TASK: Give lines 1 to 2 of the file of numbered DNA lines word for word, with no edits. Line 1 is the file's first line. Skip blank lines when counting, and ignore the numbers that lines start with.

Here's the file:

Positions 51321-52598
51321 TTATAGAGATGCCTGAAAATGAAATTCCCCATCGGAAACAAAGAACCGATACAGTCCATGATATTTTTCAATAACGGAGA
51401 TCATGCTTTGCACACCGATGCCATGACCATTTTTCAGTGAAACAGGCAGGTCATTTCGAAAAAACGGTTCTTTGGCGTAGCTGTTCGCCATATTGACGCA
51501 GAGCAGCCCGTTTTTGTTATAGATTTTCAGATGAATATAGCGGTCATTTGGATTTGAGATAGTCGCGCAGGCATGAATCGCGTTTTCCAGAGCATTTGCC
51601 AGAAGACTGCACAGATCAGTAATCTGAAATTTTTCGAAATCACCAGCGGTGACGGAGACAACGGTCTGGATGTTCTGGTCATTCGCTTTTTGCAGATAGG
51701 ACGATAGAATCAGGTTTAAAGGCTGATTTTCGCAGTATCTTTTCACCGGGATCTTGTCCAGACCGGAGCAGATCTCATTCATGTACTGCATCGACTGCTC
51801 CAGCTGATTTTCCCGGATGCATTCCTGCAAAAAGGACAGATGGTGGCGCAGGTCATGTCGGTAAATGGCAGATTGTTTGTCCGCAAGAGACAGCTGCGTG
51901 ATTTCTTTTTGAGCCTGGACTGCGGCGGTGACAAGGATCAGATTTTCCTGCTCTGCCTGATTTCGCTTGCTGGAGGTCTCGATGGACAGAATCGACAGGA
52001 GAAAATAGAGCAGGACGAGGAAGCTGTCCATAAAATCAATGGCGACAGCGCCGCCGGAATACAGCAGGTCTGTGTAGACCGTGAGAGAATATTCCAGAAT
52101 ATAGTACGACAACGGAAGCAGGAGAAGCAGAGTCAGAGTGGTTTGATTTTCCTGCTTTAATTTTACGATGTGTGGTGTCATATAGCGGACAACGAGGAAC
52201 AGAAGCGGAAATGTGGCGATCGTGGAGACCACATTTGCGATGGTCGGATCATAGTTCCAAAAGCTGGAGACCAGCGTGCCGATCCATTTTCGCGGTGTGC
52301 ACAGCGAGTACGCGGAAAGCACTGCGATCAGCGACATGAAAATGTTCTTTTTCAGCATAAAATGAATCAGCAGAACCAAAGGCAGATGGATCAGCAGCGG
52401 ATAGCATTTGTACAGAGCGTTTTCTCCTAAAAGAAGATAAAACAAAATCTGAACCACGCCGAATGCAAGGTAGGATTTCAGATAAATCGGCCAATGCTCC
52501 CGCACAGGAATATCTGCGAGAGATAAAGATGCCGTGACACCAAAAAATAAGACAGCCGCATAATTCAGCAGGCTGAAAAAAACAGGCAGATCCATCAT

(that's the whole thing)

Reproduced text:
Positions 51321-52598
51321 TTATAGAGATGCCTGAAAATGAAATTCCCCATCGGAAACAAAGAACCGATACAGTCCATGATATTTTTCAATAACGGAGA